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Committed to Our Community's Mental Health: BCH Mental Health Counselors in the News

Committed to Our Community's Mental Health: BCH Mental Health Counselors in the News

BizWest published an extensive article on our embedded mental health counselors: “Boulder Community Health’s integrated behavioral health team is working to make it easier for clinic patients to get the help they need. The two-fold focus aims to improve physical health by improving mental health.”

Embedded mental health counselors in physician offices are just another way BCH is committed to our community's mental health. Learn more about our mental health campaign at

Read the BizWest article here and pasted below:

(Photo credit: Jonathan Castner for BizWest)

BCH integrates behavioral, physical health

By Elizabeth Gold — March 7, 2018

BOULDER — Treatment for mental health care continues to lag in the U.S. The Affordable Care Act has increased access to insurance for more people, however, getting treatment for issues like depression and anxiety can still be a challenge.

Programs at the federal and state level are focusing on filling in the gaps. Locally, Boulder Community Health’s integrated behavioral health team is working to make it easier for clinic patients to get the help they need. The two-fold focus aims to improve physical health by improving mental health.

Boulder Community Health runs 11 primary care clinics in the areas of Boulder, Lafayette, Superior, Longmont, and Broomfield. Each has some level of integrated behavioral care available onsite, according to Julie Jungman, integrated behavioral health supervisor. A group of seven clinical social workers is spread over the 11 clinics.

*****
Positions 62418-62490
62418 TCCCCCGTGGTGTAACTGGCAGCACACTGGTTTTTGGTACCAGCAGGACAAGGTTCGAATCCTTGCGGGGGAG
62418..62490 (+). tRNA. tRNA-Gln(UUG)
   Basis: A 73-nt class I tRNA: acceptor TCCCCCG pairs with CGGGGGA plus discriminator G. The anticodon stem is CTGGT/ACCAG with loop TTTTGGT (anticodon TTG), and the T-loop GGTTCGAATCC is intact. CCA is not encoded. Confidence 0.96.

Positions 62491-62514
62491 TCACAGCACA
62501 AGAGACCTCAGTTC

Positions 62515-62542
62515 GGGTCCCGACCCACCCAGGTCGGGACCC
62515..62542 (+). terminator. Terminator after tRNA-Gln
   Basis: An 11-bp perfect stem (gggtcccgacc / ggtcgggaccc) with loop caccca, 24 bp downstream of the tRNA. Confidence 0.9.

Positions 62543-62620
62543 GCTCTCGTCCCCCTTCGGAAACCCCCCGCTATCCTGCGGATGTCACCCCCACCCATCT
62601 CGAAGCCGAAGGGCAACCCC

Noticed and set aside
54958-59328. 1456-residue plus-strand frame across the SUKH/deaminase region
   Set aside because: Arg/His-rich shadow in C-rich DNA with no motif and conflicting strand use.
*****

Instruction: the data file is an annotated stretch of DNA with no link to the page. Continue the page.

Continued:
“Sometimes a doctor will bring me into the exam room for a quick conversation,” Jungman said. “It could be that the patient wants to talk about insomnia, and I can tell them a few things to try.”

In addition to these warm hand-off interventions, a patient can come into the clinic and see Jungman or one of the other social workers for up to three sessions of solution-focused therapy.

“It’s based on things a person can do to make their life less stressful — common strategies like exercising by setting up goals and action steps,” she said. “People can be referred for any behavior that can be strategized to improve their quality of life.”

The integrated behavioral team can be called in by a primary care provider to help patients work with issues like diabetes, weight loss and smoking cessation through behavioral goals and support. Depression and anxiety tend to be common struggles patients present.

“For any chronic illness, it’s not unusual for depression to go hand-in-hand,” said Betsy Duckett, director of integrated clinical services at BCH. “You can’t take care of your diabetes unless you treat your depression. We want to meet mental health needs to be able to better address physical health needs.”